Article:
Endotracheal intubation in critically ill patients is associated with severe life-threatening complications in about 20%, mainly due to hypoxemia. We hypothesized that apneic oxygenation via a pharyngeal catheter during the endotracheal intubation procedure would prevent or increase the time to life-threatening hypoxemia and tested this hypothesis in an acute lung injury animal model.
Eight anesthetized piglets with collapse-prone lungs induced by lung lavage were ventilated with a fraction of inspired oxygen of 1.0 and a positive end-expiratory pressure of 5 cmH2O. The shunt fraction was calculated after obtaining arterial and mixed venous blood gases. The trachea was extubated, and in randomized order each animal received either 10 L oxygen per minute or no oxygen via a pharyngeal catheter, and the time to desaturation to pulse oximeter saturation (SpO2) 60% was measured. If SpO2 was maintained at over 60%, the experiment ended when 10 minutes had elapsed.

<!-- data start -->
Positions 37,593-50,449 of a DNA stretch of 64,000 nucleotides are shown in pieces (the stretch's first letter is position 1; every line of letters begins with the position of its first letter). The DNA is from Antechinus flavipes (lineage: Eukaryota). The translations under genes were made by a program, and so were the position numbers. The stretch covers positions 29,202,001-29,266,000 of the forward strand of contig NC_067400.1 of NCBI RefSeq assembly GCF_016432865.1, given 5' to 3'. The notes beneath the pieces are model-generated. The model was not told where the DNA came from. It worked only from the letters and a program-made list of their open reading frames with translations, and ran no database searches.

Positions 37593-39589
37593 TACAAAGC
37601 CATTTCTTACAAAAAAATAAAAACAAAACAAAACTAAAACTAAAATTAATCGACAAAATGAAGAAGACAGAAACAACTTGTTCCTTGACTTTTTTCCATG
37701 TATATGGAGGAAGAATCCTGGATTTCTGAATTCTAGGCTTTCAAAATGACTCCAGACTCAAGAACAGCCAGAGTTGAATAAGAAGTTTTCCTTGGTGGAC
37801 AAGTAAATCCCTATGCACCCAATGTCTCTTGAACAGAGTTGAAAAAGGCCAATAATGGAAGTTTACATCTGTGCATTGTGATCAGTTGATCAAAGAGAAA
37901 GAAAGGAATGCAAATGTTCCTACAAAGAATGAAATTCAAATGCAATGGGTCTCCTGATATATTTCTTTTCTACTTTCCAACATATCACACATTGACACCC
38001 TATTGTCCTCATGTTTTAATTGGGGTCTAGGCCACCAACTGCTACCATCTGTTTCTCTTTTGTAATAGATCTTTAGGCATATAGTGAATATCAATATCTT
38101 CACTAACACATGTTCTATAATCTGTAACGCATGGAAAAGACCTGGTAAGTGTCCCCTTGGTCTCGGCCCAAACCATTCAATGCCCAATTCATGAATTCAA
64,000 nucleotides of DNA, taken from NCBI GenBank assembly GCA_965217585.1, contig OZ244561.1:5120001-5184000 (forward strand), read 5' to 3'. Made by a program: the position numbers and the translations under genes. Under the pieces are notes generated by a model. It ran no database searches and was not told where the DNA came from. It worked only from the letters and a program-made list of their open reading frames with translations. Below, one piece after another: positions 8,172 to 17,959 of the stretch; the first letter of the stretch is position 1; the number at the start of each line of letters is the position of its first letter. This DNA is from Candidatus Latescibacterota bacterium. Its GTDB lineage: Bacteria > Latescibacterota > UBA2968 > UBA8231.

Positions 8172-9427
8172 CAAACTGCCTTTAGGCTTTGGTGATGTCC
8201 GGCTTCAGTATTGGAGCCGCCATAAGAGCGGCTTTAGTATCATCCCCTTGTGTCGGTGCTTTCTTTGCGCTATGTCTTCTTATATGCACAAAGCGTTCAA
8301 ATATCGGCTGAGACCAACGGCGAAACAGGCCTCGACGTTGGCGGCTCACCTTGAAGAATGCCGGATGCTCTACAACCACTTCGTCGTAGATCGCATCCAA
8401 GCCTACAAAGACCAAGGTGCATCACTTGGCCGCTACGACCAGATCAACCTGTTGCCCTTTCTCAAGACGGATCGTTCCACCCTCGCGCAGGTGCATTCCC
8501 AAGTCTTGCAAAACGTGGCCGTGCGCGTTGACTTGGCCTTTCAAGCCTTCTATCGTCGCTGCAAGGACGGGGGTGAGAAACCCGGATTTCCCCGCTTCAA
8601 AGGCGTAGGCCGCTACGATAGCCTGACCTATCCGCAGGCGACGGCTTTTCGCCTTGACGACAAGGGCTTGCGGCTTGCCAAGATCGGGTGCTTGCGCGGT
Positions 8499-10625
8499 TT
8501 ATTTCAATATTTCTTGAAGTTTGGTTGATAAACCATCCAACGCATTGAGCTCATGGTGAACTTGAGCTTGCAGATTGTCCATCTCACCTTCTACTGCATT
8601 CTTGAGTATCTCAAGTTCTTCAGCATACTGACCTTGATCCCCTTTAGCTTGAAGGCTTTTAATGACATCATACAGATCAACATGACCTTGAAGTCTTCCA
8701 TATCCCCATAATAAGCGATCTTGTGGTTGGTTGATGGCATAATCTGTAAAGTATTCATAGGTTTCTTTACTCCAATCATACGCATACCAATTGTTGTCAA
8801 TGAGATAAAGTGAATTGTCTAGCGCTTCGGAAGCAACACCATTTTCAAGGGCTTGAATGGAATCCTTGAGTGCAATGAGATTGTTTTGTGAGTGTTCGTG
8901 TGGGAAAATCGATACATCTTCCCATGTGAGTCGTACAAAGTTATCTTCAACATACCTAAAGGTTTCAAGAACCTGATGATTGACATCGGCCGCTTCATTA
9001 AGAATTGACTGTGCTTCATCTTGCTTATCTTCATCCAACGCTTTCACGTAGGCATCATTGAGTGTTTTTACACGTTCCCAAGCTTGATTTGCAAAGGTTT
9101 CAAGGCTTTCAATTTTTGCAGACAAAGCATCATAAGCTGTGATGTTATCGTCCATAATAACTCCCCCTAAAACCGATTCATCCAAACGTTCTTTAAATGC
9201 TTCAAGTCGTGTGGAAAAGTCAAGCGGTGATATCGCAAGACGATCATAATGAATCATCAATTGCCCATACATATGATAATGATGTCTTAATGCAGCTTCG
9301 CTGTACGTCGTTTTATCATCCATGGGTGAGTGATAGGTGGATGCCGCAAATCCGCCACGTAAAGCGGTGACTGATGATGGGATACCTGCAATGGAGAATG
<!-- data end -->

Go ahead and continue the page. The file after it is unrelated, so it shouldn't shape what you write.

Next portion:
Without pharyngeal oxygen, the animals desaturated after 103 (88-111) seconds (median and interquartile range), whereas with pharyngeal oxygen five animals had a SpO2 > 60% for the 10-minute experimental period, one animal desaturated after 7 minutes, and two animals desaturated within 90 seconds (P < 0.016, Wilcoxon signed rank test). The time to desaturation was related to shunt fraction (R2 = 0.81, P = 0.002, linear regression); the animals that desaturated within 90 seconds had shunt fractions >40%, whereas the others had shunt fractions <25%.
In this experimental acute lung injury model, pharyngeal oxygen administration markedly prolonged the time to severe desaturation during apnea, suggesting that this technique might be useful when intubating critically ill patients with acute respiratory failure.